Once mastered, this beautifully light dessert recipe with its intense raspberry flavour will be in your repertoire of special dinners for years to come. You might even feel like investing in individual copper pots that are the perfect size for soufflés, which is what patissier Vincent Gadan uses. Vincent says people should be seduced by their first mouthful: "You firstly have to think about the ingredients – the first bite of the soufflé has to be as light as possible, very flavoursome, and most importantly memorable so that the flavour lingers."
- softened butter
- freeze-dried raspberry powder (see Note)
- 2 punnets of raspberries
- 1 tbsp water
- 50 g caster sugar
- 1 tsp (heaped) cornflour
- 1 lemon, juiced
- 4 eggwhites (125 g)
- icing sugar, to dust
- rose petals, to serve
Oven temperatures are for conventional; if using fan-forced (convection), reduce the temperature by 20˚C. | We use Australian tablespoons and cups: 1 teaspoon equals 5 ml; 1 tablespoon equals 20 ml; 1 cup equals 250 ml. | All herbs are fresh (unless specified) and cups are lightly packed. | All vegetables are medium size and peeled, unless specified. | All eggs are 55-60 g, unless specified.
Butter 4 individual soufflé dishes, coating well. Add a generous sprinkle of freeze-dried raspberry powder to each dish and tilt the dishes until the powder covers the butter.
Reserve 12 fresh raspberries for decorating the soufflés. Put the rest in a blender and blend to a puree. Sieve the puree and measure out 170 g.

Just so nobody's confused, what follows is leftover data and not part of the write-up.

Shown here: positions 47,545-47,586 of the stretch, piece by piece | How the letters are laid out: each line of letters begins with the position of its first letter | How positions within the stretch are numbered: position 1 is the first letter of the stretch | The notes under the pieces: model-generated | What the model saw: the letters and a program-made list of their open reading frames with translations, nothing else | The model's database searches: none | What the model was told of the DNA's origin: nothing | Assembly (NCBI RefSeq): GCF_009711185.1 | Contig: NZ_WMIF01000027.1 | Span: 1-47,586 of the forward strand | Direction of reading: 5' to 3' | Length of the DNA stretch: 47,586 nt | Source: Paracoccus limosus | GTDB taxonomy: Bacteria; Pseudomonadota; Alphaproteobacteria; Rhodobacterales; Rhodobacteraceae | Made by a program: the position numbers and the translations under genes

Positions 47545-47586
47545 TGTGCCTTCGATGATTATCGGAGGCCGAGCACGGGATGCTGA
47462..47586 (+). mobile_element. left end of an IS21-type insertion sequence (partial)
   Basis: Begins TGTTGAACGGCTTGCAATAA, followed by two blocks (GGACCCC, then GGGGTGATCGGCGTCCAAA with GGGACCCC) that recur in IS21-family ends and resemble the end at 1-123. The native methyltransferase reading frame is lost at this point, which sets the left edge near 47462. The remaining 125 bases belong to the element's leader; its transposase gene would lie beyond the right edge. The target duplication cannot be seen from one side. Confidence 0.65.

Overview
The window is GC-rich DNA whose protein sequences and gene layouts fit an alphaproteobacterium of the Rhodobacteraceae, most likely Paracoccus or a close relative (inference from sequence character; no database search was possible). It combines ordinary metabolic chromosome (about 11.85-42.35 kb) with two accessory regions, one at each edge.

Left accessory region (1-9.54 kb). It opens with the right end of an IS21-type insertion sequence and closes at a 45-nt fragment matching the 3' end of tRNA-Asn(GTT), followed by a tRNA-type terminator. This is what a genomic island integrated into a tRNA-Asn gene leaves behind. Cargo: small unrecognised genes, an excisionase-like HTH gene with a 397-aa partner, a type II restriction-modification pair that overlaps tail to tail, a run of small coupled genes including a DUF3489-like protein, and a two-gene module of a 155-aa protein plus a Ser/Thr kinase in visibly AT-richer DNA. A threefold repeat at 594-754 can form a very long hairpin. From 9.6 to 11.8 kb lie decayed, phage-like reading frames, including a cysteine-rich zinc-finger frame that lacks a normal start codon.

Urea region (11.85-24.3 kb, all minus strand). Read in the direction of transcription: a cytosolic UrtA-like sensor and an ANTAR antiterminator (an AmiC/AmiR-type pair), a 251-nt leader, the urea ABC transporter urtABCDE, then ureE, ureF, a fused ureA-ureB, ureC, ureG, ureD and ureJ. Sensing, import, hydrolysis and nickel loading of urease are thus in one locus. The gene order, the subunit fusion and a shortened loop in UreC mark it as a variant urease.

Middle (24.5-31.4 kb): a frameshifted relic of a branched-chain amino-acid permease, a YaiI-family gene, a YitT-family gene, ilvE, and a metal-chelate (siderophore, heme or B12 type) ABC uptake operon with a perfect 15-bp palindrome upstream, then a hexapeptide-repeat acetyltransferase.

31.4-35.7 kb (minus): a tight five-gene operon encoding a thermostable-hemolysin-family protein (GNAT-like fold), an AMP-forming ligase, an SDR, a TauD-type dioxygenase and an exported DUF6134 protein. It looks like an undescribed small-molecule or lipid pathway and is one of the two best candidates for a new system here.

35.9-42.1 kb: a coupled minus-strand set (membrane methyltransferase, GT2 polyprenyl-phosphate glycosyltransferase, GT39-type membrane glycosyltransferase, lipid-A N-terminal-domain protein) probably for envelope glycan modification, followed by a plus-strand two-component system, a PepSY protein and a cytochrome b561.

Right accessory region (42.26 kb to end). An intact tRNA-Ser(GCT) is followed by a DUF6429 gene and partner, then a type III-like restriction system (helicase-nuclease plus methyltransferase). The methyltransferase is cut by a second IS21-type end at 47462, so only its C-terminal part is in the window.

Put the water and 30 g of the sugar in a saucepan and heat, stirring, until the sugar dissolves. Mix the cornflour with the lemon juice in a small bowl and add to the sugar syrup along with 170 g of raspberry puree. Bring to the boil and cook for around 30 seconds, until the mixture thickens. Remove from the heat and leave to cool.
Preheat the oven to 200°C. Start whisking the eggwhites – either by hand or with an electric mixer. Whisk to soft peaks, then add the remaining sugar and keep whisking to a firm meringue.
Whisk a spoonful of the eggwhites through the cooled raspberry mixture until thoroughly combined. Use a spatula to gently fold the raspberry mixture through the bowl of remaining eggwhites until there is no eggwhite visible.
Spoon the mixture into the dishes, filling right to the top. Tap the dishes gently to remove any air pockets, and smooth the tops.
Place the soufflés in a deep dish and fill with cold water to halfway up the sides of the dishes. Bake in the oven for 10–12 minutes, until well risen and lightly golden on top.
Immediately dust the soufflés with icing sugar and decorate the tops with the reserved fresh raspberries and a rose petal on each. Serve with the remaining raspberry puree, breaking the surface of your soufflé to pour it in.
• Freeze-dried raspberry powder is available at specialist cooking stores or online. As an alternative to using raspberry powder, you can simply coat the dishes in sugar.